Tag Archives: President



As I get older I fit into society better than ever.

I think about my health, my finances, religion and weather.

It’s more than finding out what’s wrong

Because it’s been of great concern all along.

I listened to our President and I’m beginning to freak,

Because it’s time that I should fix my leak.

The problem is around me and everything depends

If I have control straight through to the end.

Tires get leaks, roofs leak too,

Leaks keep me awake nighttime through.

Boats spring leaks and become dangerous and sink,

Footballs get leaks and drive men to drink.

All over the country it’s the topic of the week,

Surely someone knows how to fix a leak.

Leaks in government destroy security and trust,

Yet I want our government to be true and just.

Too much power in the hand s of a few

Without restraints concern me and should alarm you.

The President seems anxious to fix his leak.

If he doesn’t fix it soon he could be up a creek.

Leaks in gossip are entertaining to hear,

But leaks without controls could bring destruction near.

I hope it is simple to fix a leak,

And all my words are truthful as I speak.

There is less need to fix a leak,

If I am honest and it’s truth I seek.

August 4, 2017




Savage is a term that was both good and bad.  “You’re not dressed for church. You don’t have your “Sunday go to meeting” clothes on.  Neither do you have on your shoes. You can’t go barefoot.  You look like a savage.”

Savages to Grandmother were the painted Indians who ran around scalping the helpless folk. She rarely mentioned the atrocities committed by those who stole Indian lands, killed women and children while the braves were away. It was only when she was mad that she muttered “Indian Giver”, an insult directed at politicians, and other higher ups, a most distasteful term. “Indian Givers” were the whites who solemnly pledged their word and signed peace treaties, knowing full well the treaties were lies and were worth nothing. “Indian Givers” was a term worse than “savages”. “Indian Givers” spoke with a “forked tongue”.

Grandmother knew I couldn’t go dressed like that. Church time was very important. It meant wear your best after getting cleaned up.  It meant being attentive and listening quietly to lessons from the Bible.  It meant no funny faces at the preacher or the girls who giggled because I was misbehaving.  It meant sitting straight without any fun until the preaching was done. It meant my world had to stop until my parents heard the lesson for the week.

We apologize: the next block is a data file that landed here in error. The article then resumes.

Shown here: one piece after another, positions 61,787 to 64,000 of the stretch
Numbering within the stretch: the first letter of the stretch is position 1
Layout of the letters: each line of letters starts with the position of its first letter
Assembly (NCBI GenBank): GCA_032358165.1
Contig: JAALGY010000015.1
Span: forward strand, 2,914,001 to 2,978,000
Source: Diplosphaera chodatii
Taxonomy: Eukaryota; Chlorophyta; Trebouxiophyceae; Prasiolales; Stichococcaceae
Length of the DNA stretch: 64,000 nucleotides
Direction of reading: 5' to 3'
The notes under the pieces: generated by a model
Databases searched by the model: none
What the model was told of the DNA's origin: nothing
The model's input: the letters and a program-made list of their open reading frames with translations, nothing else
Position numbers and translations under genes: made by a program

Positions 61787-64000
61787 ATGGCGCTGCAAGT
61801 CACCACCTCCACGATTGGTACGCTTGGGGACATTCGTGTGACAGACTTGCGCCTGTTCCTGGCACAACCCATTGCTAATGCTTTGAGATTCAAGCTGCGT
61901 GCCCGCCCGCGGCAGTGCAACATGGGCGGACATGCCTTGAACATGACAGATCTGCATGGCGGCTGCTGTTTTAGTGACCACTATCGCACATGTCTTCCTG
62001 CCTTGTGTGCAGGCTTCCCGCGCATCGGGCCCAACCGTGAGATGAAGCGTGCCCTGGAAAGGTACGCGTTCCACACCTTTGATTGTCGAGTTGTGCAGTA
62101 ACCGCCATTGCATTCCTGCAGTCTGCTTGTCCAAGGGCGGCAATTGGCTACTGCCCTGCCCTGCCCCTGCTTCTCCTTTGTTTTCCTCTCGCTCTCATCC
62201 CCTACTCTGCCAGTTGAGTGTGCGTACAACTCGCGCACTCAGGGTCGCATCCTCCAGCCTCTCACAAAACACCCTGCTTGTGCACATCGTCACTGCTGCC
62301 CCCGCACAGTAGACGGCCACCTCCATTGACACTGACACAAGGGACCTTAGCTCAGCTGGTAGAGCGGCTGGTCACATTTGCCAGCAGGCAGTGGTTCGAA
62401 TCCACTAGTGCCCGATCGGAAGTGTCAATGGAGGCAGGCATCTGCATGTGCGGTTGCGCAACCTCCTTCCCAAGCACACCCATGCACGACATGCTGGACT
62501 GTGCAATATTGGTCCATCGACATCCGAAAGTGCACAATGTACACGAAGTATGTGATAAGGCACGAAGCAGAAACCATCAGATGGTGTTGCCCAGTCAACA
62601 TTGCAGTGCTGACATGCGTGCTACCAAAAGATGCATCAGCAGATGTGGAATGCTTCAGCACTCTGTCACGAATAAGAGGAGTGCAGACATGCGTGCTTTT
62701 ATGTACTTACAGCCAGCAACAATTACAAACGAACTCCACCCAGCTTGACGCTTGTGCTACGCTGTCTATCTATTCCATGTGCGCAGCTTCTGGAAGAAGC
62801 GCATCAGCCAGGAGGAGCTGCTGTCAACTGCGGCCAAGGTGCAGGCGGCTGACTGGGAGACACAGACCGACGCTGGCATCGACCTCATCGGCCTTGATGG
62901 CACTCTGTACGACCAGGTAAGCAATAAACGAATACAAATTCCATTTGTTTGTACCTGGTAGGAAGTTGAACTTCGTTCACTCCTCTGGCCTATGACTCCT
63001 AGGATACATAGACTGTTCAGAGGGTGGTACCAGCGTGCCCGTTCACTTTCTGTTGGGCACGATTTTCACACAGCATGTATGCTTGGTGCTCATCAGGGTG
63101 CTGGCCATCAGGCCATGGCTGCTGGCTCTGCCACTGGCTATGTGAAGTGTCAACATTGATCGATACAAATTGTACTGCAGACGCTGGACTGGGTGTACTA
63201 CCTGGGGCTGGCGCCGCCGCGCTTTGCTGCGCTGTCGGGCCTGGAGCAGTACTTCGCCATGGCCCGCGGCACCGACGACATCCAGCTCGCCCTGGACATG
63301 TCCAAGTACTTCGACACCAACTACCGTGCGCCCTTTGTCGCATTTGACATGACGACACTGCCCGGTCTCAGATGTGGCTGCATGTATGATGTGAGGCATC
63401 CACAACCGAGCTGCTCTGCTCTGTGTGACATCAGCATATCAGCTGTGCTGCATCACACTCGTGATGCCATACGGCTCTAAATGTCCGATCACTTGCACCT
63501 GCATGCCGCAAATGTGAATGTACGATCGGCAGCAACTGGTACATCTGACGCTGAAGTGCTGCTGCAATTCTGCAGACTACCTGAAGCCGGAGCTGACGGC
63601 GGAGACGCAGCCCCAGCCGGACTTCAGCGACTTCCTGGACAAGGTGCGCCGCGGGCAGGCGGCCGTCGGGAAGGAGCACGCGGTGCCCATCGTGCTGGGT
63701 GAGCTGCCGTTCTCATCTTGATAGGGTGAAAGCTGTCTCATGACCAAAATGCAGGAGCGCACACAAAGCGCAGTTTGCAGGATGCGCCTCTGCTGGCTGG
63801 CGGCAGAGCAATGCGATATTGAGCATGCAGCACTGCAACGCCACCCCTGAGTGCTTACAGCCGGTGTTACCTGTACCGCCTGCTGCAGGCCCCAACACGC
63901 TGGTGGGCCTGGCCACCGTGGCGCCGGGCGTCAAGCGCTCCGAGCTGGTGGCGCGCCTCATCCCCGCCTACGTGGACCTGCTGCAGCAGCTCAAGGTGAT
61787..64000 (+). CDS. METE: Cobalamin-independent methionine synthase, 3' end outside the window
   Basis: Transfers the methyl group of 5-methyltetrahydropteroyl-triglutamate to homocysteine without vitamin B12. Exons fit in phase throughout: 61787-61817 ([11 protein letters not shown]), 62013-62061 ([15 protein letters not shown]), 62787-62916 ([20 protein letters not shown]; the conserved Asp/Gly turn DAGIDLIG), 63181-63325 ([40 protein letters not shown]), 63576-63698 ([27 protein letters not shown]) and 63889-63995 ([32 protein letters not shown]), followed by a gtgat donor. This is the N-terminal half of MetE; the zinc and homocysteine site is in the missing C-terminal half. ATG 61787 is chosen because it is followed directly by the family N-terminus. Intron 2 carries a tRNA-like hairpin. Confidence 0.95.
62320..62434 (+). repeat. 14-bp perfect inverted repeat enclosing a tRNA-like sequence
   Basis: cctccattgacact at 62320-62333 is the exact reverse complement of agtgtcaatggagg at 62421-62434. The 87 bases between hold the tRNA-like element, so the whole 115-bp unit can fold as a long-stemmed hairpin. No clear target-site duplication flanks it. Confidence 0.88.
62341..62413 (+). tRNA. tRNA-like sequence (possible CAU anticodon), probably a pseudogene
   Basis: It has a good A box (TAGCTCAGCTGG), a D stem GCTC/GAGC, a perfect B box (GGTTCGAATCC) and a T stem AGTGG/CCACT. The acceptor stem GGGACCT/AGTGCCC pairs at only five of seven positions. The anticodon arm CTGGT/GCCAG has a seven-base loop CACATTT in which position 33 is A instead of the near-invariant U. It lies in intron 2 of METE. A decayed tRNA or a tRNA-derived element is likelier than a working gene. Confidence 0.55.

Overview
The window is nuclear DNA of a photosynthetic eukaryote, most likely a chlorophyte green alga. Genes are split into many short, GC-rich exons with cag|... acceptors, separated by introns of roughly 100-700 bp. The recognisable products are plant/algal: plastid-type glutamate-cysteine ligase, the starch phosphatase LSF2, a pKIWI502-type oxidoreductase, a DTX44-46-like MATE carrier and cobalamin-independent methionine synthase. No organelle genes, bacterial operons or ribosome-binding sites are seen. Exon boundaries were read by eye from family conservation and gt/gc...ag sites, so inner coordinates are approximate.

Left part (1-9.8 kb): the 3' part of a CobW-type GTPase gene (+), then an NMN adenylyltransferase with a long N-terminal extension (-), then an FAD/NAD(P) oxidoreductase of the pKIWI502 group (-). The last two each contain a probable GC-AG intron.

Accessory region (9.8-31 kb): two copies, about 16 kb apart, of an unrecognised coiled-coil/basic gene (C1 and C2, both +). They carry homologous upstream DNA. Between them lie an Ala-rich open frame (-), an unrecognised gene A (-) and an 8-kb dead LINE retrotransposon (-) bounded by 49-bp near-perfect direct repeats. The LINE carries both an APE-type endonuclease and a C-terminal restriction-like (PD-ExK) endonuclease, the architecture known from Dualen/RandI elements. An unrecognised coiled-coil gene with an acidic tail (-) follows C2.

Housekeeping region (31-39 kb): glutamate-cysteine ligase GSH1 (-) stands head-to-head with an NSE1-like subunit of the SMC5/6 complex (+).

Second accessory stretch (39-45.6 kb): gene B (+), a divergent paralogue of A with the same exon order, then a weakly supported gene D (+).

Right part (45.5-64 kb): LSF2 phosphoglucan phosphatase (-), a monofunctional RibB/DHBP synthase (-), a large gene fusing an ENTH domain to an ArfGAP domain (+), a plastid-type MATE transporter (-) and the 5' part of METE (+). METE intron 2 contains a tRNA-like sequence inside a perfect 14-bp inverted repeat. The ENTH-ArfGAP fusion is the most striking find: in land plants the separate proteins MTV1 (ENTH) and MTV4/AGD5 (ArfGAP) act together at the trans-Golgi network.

The quiet time gave me time to think.  How could God expect me to be quiet when birds were singing, cows were mooing, babies were crying, and Mom was hushing me?  God also liked lots of music, with voices singing His favorite songs.  Yes, even the savages chanted and sang songs.  On Saturday night, Dad told Indian stories, Cherokee and Choctaw mostly, because he and Mom believed they had “Indian blood.”  After those stories came card games and the adults played with intensity, their voices loud and clear. During those games news of kinfolk and news of the world were exchanged. 

It was easier to be poor during those hard days.  The Dust Bowl and World War II were over but supplies of food were limited.  Mom and Dad grew gardens, bartered, or worked extra jobs to maintain the family.  We lived outside of reservations so we weren’t entitled to Indian rights but we also were free of many of the government restrictions.  The only proof of Indian blood we had were a land grant certificate signed by a President, a box of arrowheads made by an expert warrior, and a few stories handed down orally. The certificate and arrowheads disappeared while we were in the process of moving, and the stories were shared by strangers and claimed to be part of another tribe.

I took pride in having Indian blood related to one of the “five civilized tribes”, a name given to the five largest tribes that were squeezed into Oklahoma.  I could see with an inner eye, follow the stars in the sky, and knew I belonged in the world.

I saw little difference between those of any color, any culture, any language.  At times, all people were savages. All had to stop and sit up straight and listen to the lessons of the week. Then and now, after the lessons, then came the fun time when I could wear comfortable clothes and run barefoot.

Indian Giver,July 9, 2017

The Crooked Man and the Primaries

English: Twenty-four states held caucuses or p...

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(part 3)

Jack sorted through the issues and began assembling a list.  He searched the social media, newspapers, and polls for the hot topics.  He wanted to research each one.  If he didn’t know an issue how could he defend or debate it effectively?  Jack wanted to be prepared.  He built a case for and against each topic.  When he felt he could argue both sides he made his decision based on facts.

On his list were the following items:  Foreclosures, troop withdrawals, more jobs, Pro choice, environmental protection, religious freedom, school vouchers, border control, drug wars, Social Security, debt reduction.

There were other issues but this was his main list.  He couldn’t let others tell him how he felt or what he believed.  Jack had to be honest because that was the only way he wanted to be.  He wanted to be known as the Presidential candidate who took a stand and stood by it.  He also wanted to be the candidate who was well informed and wanted to help.  Jack hoped it wouldn’t matter that he was crooked.  It did matter to him that he was compassionate and honest.